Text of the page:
group in the region:
• It typically assumes risks associated with items such as
foreign exchange, inventory, long term pricing, accounts
receivable, and warranties.
• It typically assumes the economic burdens and responsibilities associated with coordinating business activities in the
region (e.g., long-term fiscal issues, research and development, strategic sourcing, manufacturing processes, demand
forecasting and production scheduling, marketing and
sales).
• It often holds rights to the use of intangible property (e.g.,
trademarks, patents, know how) necessary to conduct operations. The Principal sometimes assumes economic responsibility for the identification, development, and exploitation
of typically valuable intangibles.
The Principal’s responsibilities often include:
• Developing and implementing business, operational and
related administrative strategies (e.g., marketing, supply
chain, finance, HR, legal) associated with the business of
the Principal. These strategies may include product management, including the introduction of new products, and
regional marketing and advertising.
• Owning all finished product inventories.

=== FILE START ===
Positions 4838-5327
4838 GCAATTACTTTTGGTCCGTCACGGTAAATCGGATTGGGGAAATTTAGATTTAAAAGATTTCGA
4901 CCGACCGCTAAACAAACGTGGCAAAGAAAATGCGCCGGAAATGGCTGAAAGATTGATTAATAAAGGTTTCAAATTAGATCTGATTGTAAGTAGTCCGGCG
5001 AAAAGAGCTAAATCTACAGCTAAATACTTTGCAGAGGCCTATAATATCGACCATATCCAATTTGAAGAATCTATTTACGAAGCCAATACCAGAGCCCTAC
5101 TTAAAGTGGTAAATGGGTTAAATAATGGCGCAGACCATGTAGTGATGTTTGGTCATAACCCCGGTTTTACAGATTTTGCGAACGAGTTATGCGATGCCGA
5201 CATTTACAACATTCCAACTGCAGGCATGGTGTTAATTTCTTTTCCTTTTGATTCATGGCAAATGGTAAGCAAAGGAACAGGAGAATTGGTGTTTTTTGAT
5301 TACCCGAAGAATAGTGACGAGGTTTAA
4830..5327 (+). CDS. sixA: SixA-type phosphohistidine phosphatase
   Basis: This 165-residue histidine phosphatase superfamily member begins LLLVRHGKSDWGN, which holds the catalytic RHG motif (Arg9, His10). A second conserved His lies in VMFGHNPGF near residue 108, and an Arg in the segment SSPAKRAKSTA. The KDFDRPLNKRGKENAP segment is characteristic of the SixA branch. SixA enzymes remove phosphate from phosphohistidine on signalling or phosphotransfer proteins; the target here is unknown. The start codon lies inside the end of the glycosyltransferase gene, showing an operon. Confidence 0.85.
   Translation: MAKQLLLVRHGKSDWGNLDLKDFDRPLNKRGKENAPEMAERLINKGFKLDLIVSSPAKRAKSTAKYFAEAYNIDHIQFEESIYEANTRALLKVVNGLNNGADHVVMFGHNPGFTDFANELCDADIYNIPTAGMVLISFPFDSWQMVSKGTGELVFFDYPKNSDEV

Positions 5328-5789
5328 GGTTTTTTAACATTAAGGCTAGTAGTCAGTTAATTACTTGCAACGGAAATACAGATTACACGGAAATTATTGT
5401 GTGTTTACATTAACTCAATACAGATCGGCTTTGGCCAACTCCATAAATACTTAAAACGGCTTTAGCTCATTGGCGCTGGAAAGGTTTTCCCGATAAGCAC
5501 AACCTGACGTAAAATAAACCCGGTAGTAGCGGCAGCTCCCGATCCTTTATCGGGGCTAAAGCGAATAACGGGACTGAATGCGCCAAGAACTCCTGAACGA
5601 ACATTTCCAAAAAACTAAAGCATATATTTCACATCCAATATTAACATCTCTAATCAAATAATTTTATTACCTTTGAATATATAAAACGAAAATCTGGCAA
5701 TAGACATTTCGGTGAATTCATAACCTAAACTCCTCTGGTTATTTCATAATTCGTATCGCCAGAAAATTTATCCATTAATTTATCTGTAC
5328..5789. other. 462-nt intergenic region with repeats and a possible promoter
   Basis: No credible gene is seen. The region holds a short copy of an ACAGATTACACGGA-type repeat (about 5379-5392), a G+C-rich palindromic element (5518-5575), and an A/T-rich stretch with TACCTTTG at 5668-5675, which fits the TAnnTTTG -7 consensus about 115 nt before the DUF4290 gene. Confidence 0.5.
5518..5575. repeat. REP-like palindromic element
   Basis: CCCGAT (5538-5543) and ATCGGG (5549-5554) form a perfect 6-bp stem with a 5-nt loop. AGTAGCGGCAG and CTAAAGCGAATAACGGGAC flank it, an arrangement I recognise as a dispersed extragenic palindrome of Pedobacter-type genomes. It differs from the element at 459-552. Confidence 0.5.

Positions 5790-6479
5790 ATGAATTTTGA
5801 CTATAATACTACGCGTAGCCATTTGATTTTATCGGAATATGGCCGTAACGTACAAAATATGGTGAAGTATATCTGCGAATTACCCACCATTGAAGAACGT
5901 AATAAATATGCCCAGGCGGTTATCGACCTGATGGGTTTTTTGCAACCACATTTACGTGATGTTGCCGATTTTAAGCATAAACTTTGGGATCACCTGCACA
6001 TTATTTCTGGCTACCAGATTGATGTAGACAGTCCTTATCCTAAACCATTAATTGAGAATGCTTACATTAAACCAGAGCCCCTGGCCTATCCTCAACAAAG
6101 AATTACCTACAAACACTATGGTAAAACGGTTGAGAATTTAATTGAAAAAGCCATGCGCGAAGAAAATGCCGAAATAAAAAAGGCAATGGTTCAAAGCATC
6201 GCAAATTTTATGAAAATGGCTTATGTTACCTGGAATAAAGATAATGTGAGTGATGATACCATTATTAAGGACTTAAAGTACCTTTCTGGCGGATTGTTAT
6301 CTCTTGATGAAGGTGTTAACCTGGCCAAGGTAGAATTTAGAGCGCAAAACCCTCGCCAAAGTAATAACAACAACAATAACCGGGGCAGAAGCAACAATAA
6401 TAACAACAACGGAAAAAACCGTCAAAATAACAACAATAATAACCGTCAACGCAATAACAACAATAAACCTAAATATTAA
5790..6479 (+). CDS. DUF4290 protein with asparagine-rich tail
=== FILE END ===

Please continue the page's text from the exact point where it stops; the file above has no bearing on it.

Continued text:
• Overseeing the manufacturing process including management of the risk of loss and the making of payments to the
Manufacturers.
• Funding major company investments and carrying all related services costs.
As mentioned above, the ideal location for a Principal in a
hub-and-spoke structure is a country that provides a good location for centralizing regional management, has a low internal
tax rate, and enjoys a broad and favourable treaty network.
Unfortunately, unlike Europe and Asia, Latin America does not
currently have a country that generally satisfies all of these criteria. Thus, MNCs are often required to balance these factors based
© WorldTrade Executive, Inc. 2008
on their specific circumstances. For example, the United States
might be used as the Principal location for Mexican maquiladora
manufacturing, even though the use of a U.S. principal does not
permit the deferral of U.S. tax.
Manufacturing Arrangements
The Principal enters into contracts with regional Manufacturers for the production of goods. In this article, we will examine
two potential manufacturing arrangements: toll manufacturing
(e.g., maquiladoras in Mexico) and contract manufacturing.